This is an estimate of how much money will be required to attend Brewster for one year including all reasonable expenses. Most people, when budgeting for college, look at the tuition and assume that tuition is more or less the "price tag" for that school, when the reality is that tuition may be as little as 50% of the overall budget. Here are some sample costs of attendance from a survey done by TheStreet.com:
A school's financial aid office generally determines the programs and amounts of aid an applicant receives. This involves determining the cost of attending the college, calculating a student's, Expected Family Contribution and then awarding aid to meet the difference between the two - the calculated financial need.
The Expected Family Contribution (EFC) is the amount a family can be expected to contribute toward a student's college costs. Financial aid administrators determine an applicant's need for federal student aid from the U.S. Department of Education and other non-federal sources of assistance by subtracting the EFC from the student's cost of attendance (COA).
The EFC formula is used to determine the EFC and ultimately determine the need for assistance from the following types of federal student financial assistance: Federal Pell Grants.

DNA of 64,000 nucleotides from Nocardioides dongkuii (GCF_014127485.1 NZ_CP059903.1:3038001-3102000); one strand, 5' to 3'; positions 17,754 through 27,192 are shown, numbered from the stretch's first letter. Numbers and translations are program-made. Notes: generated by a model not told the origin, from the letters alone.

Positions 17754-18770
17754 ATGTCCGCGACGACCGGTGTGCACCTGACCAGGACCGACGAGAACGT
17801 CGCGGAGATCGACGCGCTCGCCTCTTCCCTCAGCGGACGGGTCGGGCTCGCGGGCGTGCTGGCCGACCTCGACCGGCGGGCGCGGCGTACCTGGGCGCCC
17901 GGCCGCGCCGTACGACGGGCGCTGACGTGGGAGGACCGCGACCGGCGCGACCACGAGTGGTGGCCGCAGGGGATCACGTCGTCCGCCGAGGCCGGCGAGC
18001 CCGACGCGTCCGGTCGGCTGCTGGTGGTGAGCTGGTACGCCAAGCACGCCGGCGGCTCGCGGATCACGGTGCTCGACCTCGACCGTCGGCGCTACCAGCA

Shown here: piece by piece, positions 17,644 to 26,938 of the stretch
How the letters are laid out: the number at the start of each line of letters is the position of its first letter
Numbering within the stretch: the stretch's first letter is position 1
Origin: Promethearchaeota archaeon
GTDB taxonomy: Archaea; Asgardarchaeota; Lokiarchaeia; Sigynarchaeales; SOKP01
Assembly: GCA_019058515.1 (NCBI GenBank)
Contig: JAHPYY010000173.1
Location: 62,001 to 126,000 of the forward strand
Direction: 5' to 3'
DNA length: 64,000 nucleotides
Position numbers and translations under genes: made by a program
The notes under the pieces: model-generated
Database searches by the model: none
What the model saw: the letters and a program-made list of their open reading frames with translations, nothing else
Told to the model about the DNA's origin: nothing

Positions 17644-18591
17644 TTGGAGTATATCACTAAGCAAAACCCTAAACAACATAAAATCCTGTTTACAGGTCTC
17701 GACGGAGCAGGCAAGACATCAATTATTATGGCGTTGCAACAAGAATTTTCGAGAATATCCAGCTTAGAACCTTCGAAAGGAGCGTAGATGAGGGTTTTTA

The methodology for determining the EFC is found in Part F of Title IV of the Higher Education Act of 1965, as amended (HEA).
Financial aid administrators use the information from the Free Application for Federal Student Aid (FAFSA), including the EFC, to develop a financial aid package. This package specifies the types and amounts of assistance, including non-federal aid, a student will receive to cover his or her education-related expenses up to COA. However, because funds are limited, the amount awarded to a student may fall short of the amount of aid for which the student is eligible.
All data used to calculate a student's EFC come from the information the student provides on the FAFSA.
A student may submit a FAFSA:
- Through the Internet by using FAFSA on the Web
- By filing an application electronically through a school
- By mailing a paper FAFSA to the Central Processing System (CPS).
Students who applied for federal student aid in the previous award year may be eligible to reapply by filing a Renewal FAFSA over the Internet or by submitting a paper renewal application. Applying for federal aid is free. However, to be considered for non-federal aid (such as institutional aid), a student may have to fill out additional forms and pay a processing fee.
We encourage applicants to complete the appropriate electronic version of the FAFSA rather than a paper FAFSA because the electronic versions contain additional instructions and help features, have built-in edits that reduce applicant error, and allow the Department to send application results to students and schools quicker.